Using high-resolution, commercial satellite images and AI, an international team of scientists, including researchers from NASA, marked almost 10 billion individual trees in Africa's dryland to determine the quantity of carbon outside the dense tropical forests of the continent.
It resulted in the first comprehensive estimate of tree carbon density in Africa's Sahel, Saharan, and Sudanian zones. The team reported its findings on March 1 in Nature, and the data are free and available for the general public.
The researchers found that the tree population across the semi-arid region of Africa is way more than previously believed. However, the quantity of carbon stored is less than the prediction of a few models. In recent studies, the team estimated that African Dryland lock-up around 0.84 pentagrams of carbon (1 pentagram is equal to 1 million metric tons).
"Our team gathered and analyzed carbon data down to the individual tree level across the vast semi-arid regions of Africa or elsewhere – something that had previously been done only on small, local scales," said Compton Tucker, lead scientist on the project and an Earth scientist at NASA's Goddard Space Flight Center in Greenbelt, Maryland. Past satellite-based estimates of tree carbon in Africa's drylands often mistook shrubs and grasses for trees. "That led to over-predictions of the carbon there."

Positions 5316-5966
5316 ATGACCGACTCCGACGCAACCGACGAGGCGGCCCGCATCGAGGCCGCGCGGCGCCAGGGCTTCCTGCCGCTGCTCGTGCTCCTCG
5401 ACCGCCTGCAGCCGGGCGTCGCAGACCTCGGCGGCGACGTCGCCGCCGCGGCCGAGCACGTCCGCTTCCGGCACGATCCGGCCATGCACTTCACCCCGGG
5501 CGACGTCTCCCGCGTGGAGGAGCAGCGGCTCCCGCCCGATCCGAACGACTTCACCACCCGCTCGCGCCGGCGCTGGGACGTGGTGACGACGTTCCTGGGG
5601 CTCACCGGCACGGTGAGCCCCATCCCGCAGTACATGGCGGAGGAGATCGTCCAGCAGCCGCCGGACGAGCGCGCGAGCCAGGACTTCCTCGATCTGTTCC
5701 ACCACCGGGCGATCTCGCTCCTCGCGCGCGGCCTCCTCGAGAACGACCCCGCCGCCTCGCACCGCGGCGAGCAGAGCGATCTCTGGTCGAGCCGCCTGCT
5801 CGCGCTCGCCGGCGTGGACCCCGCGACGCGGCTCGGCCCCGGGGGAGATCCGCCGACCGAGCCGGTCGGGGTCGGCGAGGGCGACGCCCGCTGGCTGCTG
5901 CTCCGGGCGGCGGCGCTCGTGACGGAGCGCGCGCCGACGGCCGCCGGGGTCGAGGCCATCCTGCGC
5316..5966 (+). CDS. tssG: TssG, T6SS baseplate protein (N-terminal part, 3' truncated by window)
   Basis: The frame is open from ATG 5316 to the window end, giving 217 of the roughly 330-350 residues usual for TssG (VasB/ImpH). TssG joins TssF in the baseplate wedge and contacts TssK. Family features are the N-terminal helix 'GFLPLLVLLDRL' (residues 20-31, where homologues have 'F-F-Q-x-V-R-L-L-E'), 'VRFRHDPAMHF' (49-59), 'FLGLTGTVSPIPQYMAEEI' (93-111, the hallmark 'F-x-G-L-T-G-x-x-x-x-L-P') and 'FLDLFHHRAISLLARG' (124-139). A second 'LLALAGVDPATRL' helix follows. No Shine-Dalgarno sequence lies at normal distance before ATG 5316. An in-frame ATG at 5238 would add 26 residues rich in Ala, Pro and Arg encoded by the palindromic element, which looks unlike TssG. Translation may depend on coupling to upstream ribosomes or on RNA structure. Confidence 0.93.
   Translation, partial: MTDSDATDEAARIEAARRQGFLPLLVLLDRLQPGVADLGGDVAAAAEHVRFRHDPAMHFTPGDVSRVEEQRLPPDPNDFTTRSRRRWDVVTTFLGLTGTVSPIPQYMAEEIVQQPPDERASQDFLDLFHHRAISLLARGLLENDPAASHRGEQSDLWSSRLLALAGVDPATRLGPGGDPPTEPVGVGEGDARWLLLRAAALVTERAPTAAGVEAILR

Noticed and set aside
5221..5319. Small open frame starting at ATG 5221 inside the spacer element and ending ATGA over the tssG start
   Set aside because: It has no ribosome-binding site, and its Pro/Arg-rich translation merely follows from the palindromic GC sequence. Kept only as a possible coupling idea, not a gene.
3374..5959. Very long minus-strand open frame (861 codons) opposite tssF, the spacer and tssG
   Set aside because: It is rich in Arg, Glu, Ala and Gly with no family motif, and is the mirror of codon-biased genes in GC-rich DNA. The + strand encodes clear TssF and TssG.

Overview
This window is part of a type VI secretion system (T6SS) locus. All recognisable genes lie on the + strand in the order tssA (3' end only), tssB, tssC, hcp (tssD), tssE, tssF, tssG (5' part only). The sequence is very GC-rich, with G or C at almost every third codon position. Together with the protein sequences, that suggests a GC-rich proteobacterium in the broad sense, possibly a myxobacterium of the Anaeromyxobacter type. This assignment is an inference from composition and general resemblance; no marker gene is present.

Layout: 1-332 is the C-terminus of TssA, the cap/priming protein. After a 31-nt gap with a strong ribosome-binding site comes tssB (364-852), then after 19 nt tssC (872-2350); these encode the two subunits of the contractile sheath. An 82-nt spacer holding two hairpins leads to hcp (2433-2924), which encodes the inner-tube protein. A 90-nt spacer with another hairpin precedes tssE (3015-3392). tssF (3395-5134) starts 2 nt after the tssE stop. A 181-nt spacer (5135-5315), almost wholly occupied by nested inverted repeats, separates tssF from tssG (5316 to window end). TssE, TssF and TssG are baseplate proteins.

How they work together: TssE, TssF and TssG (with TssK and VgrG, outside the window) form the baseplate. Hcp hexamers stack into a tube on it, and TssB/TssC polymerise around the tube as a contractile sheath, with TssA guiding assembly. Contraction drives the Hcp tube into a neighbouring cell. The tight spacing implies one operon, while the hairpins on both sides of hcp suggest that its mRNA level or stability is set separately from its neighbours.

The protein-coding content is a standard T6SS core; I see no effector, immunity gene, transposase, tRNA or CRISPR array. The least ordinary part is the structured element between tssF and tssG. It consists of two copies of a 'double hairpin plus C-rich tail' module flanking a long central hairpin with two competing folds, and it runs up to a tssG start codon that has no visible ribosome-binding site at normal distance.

Carbon constantly fluctuates between the land, the ocean, the atmosphere, and the back. During the process of photosynthesis, trees tend to remove a greenhouse gas, Carbon Dioxide, from the atmosphere of the Earth and store it in their leaves, branches, trunks, and roots; for this particular reason why increasing tree cover is often suggested as a way to deal with continuously growing carbon emissions.